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Shift in values: High school grads flock to trade schools as confidence in traditional degrees wanes

A Pew Research finding shows only 1 in 4 American adults believe having a college degree is "extremely or very important."
An instructor teaching a student during an auto collision repair class
Posted at 11:43 AM, Jun 17, 2024

Skyrocketing college tuition prices are hitting Americans hard — and with students at some private universities, like Vanderbilt, now facing tuition of around $100,000 per year, it may have many people wondering if a four-year degree is worth it.

John Cherkauer is in his third semester at Ranken Technical College in St. Louis, Missouri. A former high school football standout, Cherkauer says he turned down college football opportunities.

"I didn't think college was worth it," Cherkauer said, "Most colleges, they're like, they're not going to sell the job. Why spend four years taking a bunch of the classes when I can go in two years, have a whole job already set up and make more money in less time?"

According to the National Student Clearinghouse Research Center, undergraduate enrollment grew 2.5% in Spring of 2024 compared to the previous year. However, research shows most of the increase is from community college growth.

Don Pohl, the president of Ranken Technical College, says he knows first-hand that not everyone wants or needs a typical college experience.

"Growing up I decided I wanted to get into the technical careers. So, came here, was a student, I graduated and ended up getting a real job."

After working in the computer industry, Pohl came back to Ranken to first teach, then lead.

Many students at the school say they share the same sentiments as both Pohl and Cherkauer, relating to the need to work with their hands and the value of getting into the workforce without the debt of a traditional degree.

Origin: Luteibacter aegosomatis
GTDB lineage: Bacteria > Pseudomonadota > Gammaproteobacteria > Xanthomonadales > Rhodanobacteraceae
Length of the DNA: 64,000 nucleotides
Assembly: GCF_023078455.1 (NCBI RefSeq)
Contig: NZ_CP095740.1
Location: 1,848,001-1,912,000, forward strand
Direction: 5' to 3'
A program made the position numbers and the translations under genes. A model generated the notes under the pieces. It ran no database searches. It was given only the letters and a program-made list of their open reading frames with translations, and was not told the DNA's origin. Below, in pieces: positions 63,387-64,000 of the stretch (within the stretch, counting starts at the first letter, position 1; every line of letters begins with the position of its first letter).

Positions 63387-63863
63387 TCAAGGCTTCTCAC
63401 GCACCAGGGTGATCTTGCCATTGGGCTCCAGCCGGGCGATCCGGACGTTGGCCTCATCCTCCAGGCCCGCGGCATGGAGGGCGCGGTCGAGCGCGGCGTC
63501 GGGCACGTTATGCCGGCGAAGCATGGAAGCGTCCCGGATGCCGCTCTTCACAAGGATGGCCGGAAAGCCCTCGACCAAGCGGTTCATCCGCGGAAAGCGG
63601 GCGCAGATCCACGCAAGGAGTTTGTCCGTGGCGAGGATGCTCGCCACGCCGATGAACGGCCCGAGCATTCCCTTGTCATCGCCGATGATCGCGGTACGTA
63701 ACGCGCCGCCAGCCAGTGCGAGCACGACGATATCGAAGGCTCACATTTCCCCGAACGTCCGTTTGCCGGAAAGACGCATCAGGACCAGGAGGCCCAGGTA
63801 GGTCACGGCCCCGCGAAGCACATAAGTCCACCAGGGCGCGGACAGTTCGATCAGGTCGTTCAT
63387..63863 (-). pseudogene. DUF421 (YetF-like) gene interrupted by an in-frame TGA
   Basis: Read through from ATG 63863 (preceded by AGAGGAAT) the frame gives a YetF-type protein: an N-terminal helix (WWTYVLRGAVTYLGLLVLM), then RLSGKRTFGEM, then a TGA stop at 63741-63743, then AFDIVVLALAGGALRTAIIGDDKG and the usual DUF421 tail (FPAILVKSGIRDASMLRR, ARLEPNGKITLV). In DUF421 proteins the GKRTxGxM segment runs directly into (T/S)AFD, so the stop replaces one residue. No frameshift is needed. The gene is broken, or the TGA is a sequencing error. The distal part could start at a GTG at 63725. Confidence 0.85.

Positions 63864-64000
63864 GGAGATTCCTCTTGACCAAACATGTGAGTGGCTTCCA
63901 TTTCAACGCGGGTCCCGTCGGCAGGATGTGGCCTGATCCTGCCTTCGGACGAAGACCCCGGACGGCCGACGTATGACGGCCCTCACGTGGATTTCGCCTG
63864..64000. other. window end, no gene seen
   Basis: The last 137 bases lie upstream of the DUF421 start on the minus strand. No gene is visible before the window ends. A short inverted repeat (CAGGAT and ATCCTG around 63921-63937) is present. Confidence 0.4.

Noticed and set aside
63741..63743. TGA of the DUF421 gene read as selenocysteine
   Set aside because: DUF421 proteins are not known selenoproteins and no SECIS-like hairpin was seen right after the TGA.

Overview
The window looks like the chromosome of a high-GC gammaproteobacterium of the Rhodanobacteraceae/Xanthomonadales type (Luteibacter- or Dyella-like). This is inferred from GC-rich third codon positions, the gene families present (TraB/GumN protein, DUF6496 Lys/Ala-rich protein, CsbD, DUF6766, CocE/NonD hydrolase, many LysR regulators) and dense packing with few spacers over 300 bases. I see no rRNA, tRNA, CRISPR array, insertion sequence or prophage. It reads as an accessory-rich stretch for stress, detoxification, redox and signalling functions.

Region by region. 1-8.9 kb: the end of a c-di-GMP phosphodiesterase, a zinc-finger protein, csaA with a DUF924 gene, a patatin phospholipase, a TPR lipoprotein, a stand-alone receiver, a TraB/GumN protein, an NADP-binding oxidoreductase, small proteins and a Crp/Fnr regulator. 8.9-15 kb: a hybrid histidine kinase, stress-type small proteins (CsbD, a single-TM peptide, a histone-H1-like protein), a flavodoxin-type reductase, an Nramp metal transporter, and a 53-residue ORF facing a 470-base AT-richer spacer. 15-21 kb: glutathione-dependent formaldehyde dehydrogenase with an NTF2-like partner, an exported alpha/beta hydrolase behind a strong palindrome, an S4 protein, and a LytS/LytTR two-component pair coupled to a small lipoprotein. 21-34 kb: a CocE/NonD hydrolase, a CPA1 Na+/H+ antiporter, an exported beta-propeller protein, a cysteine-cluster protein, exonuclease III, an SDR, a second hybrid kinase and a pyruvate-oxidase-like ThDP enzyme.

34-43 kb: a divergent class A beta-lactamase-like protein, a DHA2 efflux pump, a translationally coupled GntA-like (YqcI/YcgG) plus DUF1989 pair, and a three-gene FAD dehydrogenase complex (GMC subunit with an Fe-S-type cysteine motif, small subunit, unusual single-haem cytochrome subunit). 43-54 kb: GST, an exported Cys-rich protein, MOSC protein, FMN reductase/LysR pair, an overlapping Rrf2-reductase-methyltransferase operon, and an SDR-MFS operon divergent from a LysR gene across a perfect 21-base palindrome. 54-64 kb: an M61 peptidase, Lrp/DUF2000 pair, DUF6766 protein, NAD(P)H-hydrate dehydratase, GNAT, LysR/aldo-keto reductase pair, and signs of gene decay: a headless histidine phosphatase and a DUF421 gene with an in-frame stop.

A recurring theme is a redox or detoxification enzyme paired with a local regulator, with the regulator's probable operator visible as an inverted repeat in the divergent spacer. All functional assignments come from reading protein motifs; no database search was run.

A student works during welding class.

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"98% of our graduates are working within six months within their chosen technical career field," Pohl added.

A Pew Research finding shows only 1 in 4 American adults believe having a college degree is "extremely or very important.". It also says that roughly half of those people say it's less important to have a four-year college degree today in order to get a well-paying job than it was 20 years ago.

Richard Fry, one of the authors of the research, says as long as the economy holds where it is now, skilled trades should be safe. "Now, we have 4% unemployment. That's, you know, nationally, that's a pretty tight labor market. Employers have had to raise wages in order to attract workers, you know, if we continue in that vein. Yes, I think that creates a good opportunity for technical colleges and you know sort of skilled trades," said Fry.

However, he says be leery of another recession: "The Great Recession officially ended in 2009, but labor-market-wise, it took years to recover. So, it really wasn't around again till about 2014 that things really started to look up for less educated young adults."

As for Cherkauer, he is confident that with his education and experience he will thrive in a field that is always in demand.

"I think going to a trade school especially like Ranken, they get you set up with a career in the trades, are always going to be needed. There is always going to be someone to work on cars, do plumbing, construction, anything with trades really," Cherkauer said.